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Incremental benefits of repeated mesenchymal stromal cell administration compared with solitary intervention after myocardial infarction. / Richardson, James D.; Psaltis, Peter J.; Frost, Lachlan; Paton, Sharon; Carbone, Angelo; Bertaso, Angela G.; Nelson, Adam J.; Wong, Dennis T L; Worthley, Matthew I.; Gronthos, Stan; Zannettino, Andrew C W; Worthley, Stephen G.

In: Cytotherapy, Vol. 16, No. 4, 01.01.2014, p. 460-470.

Research output: Contribution to journalArticle

TY - JOUR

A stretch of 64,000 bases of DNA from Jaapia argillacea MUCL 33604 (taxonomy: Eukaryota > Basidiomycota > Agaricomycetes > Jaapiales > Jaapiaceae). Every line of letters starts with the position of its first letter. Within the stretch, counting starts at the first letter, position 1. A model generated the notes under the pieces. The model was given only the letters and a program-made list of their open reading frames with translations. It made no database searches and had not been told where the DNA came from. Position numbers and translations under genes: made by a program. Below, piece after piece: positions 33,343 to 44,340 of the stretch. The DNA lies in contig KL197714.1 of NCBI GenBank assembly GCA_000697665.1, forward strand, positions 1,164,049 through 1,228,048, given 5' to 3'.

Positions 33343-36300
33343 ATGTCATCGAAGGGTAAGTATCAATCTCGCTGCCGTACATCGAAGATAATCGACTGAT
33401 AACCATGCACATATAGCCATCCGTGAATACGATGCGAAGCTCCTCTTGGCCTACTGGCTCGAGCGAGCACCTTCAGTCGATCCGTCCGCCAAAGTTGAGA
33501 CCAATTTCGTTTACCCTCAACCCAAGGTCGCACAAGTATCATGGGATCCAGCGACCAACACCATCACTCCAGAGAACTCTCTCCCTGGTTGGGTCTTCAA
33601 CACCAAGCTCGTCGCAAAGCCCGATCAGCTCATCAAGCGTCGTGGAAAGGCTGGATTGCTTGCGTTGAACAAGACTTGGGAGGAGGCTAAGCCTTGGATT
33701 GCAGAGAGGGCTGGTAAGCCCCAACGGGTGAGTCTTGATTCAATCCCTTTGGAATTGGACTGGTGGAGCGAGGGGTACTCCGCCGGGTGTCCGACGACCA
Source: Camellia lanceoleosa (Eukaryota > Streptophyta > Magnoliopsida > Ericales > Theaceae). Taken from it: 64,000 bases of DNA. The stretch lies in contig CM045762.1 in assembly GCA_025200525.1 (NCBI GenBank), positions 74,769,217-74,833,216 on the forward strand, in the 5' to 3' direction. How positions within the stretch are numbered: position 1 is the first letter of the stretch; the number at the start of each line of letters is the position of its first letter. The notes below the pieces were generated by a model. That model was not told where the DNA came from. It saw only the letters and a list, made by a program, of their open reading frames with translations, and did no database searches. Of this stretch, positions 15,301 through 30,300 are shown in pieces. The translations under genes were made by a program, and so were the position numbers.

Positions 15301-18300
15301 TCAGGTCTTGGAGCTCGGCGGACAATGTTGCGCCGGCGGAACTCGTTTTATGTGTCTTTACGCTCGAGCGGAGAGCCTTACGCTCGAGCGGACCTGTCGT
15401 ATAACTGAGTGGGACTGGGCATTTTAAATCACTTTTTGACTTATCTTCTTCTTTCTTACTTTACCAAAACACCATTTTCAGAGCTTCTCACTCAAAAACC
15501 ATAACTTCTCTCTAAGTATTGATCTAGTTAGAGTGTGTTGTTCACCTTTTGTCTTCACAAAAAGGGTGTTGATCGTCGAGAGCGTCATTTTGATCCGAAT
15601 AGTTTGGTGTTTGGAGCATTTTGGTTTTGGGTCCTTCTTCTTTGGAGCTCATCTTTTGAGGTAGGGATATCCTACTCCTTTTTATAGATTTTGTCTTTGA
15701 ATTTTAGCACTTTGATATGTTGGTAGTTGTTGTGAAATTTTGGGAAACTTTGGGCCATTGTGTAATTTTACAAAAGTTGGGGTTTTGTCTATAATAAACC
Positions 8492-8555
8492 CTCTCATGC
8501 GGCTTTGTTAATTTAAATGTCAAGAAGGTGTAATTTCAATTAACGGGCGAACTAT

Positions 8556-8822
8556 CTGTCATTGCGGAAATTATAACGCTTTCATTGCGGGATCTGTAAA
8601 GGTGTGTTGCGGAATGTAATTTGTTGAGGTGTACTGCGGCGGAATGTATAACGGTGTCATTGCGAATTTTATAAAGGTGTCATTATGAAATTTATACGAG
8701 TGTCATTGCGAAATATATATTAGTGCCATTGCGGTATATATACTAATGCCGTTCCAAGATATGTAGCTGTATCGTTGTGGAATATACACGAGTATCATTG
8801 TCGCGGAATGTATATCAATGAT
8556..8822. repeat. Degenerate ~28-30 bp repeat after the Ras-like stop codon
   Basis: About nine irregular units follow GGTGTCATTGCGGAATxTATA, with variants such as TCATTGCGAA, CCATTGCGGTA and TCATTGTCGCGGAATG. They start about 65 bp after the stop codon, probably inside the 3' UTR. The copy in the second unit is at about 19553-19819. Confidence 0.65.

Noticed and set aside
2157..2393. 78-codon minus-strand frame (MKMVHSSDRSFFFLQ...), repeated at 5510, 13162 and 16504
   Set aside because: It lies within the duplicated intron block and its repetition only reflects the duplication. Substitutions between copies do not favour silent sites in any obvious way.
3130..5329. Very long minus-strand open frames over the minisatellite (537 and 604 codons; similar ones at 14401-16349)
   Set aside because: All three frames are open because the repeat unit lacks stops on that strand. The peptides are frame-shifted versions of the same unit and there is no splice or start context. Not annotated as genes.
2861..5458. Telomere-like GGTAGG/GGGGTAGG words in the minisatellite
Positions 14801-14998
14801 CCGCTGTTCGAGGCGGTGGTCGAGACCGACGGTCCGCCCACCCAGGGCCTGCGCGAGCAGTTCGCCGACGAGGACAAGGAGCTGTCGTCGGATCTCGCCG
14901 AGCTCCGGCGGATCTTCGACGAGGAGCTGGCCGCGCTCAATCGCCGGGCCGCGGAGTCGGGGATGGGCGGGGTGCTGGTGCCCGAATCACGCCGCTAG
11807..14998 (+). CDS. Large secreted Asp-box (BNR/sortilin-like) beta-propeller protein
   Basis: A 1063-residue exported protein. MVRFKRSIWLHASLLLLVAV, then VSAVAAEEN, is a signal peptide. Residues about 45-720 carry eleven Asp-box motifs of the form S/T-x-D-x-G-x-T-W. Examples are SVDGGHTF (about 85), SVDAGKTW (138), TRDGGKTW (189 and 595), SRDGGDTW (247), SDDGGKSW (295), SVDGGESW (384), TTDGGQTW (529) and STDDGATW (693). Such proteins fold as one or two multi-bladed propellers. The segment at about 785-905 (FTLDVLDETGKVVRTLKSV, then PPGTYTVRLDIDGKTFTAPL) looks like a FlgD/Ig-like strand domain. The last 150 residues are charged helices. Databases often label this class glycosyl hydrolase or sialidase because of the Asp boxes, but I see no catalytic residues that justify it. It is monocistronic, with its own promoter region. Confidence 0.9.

T1 - Incremental benefits of repeated mesenchymal stromal cell administration compared with solitary intervention after myocardial infarction

AU - Richardson, James D.

AU - Psaltis, Peter J.

AU - Frost, Lachlan

AU - Paton, Sharon

AU - Carbone, Angelo

AU - Bertaso, Angela G.

AU - Nelson, Adam J.

AU - Wong, Dennis T L

AU - Worthley, Matthew I.

AU - Gronthos, Stan

AU - Zannettino, Andrew C W

AU - Worthley, Stephen G.

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KW - Cardiac magnetic resonance

KW - Hypoxic conditioning

KW - Mesenchymal stromal cells

KW - Multiple intervention

KW - Myocardial infarction

KW - Optimization

KW - Prospective isolation

KW - Repair

KW - Timing